- A capsule from NASA’s OSIRIS-REx spacecraft has returned to Earth after an asteroid mission.
- The capsule carries samples, such as rocks, from asteroid Bennu.
- The samples are said to be thousands of years old and could help uncover some of the mysteries of the universe.
After touchdown, the capsule laid nose-down on the sandy floor of the Utah desert, a red-and-white parachute that slowed its high-speed descent resting just feet away after detaching.
“It wasn’t mission impossible, it was the impossible became possible,” NASA Administrator Bill Nelson said in a video message shortly after the landing.
Three members of NASA prepare the sample return capsule for transport shortly after it touched down in the desert at the Department of Defense’s Utah Test and Training Range. Source: EPA / NASA/Keegan Barber HANDOUT
Like other asteroids, Bennu is a relic of the early solar system. Because its present-day chemistry and mineralogy are virtually unchanged since forming some 4.5 billion years ago, it holds valuable clues to the origins and development of rocky planets such as Earth.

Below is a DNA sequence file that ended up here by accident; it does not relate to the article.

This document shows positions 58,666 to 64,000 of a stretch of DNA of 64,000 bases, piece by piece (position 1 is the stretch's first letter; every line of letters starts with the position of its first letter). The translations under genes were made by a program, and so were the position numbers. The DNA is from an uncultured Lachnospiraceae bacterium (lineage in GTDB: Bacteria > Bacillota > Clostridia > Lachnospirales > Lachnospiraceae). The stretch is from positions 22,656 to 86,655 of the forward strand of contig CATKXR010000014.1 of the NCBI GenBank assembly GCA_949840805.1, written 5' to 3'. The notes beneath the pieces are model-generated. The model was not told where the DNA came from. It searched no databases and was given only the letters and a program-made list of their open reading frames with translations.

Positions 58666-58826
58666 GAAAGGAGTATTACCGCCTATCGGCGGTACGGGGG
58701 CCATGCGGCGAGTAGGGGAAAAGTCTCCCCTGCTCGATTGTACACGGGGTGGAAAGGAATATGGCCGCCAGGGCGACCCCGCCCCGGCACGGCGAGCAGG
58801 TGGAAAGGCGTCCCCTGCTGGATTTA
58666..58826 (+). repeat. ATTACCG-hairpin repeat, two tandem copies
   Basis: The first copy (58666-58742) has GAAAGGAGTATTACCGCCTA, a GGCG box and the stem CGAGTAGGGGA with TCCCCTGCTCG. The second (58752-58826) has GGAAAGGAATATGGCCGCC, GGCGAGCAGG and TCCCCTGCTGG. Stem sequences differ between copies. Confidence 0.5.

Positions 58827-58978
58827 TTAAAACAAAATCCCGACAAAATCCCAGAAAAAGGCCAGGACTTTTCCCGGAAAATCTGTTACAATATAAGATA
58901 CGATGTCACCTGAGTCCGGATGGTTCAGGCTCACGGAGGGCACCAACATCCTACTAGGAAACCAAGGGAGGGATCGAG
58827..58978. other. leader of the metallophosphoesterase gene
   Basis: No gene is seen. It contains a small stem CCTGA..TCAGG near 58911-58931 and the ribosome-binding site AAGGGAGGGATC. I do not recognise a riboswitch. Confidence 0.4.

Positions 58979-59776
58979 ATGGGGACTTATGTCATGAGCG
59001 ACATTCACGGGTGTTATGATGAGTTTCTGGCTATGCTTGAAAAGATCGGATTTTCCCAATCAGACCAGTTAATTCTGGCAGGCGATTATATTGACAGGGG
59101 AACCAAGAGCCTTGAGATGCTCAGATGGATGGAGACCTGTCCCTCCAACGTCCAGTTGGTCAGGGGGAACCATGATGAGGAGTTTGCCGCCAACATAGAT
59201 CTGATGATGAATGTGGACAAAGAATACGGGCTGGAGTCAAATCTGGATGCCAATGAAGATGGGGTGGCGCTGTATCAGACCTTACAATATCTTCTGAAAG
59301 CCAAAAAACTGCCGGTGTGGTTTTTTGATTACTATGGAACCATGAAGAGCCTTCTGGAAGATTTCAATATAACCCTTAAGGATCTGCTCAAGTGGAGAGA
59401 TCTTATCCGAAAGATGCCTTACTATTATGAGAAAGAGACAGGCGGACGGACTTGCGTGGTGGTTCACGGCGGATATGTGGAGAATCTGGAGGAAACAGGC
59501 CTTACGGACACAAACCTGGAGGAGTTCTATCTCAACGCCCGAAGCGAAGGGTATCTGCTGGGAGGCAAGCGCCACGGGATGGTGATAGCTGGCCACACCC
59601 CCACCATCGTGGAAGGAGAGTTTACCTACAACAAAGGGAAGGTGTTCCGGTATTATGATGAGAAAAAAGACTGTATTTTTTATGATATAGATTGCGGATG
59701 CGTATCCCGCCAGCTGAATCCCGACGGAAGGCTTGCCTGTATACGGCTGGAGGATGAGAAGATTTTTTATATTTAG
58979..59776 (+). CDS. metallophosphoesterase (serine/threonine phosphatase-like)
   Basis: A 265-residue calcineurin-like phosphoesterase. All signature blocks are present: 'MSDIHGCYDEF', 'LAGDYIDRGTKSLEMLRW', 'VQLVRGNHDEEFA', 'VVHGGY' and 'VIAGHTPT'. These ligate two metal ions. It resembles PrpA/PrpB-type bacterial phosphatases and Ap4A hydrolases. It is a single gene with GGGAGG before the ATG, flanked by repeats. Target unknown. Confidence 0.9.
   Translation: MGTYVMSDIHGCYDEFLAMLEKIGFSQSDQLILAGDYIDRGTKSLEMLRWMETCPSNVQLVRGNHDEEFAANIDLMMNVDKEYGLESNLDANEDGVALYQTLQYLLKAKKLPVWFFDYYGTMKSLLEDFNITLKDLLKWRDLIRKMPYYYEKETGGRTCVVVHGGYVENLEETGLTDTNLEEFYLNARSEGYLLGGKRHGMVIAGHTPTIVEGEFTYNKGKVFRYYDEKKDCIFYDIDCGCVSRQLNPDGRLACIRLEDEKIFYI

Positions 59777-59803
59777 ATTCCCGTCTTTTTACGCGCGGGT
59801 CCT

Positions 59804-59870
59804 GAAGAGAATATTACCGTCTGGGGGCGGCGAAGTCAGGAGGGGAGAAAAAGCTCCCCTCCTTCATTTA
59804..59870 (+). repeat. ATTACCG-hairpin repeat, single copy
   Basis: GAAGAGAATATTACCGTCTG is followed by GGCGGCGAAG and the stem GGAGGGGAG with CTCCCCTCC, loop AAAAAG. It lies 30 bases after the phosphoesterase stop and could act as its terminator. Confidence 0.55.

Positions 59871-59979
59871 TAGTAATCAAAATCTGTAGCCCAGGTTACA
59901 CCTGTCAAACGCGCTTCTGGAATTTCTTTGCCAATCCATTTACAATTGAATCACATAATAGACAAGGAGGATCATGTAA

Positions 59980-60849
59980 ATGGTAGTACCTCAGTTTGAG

Samples returned three years ago by the Japanese mission Hayabusa2 from Ryugu, another near-Earth asteroid, were found to contain two organic compounds, buttressing the hypothesis that celestial objects such as comets, asteroids and meteorites that bombarded early Earth seeded the young planet with the primordial ingredients for life.
OSIRIS-REx’s long journey
The spacecraft departed Bennu in May 2021 for a 1.9 billion km cruise back to Earth, including two orbits around the sun.
The Bennu sample has been estimated at 250 grams, far surpassing the five grams carried back from Ryugu in 2020 or the tiny specimen delivered from asteroid Itokawa in 2010. But the amount of material delivered on Sunday will not be more precisely quantified for at least a week.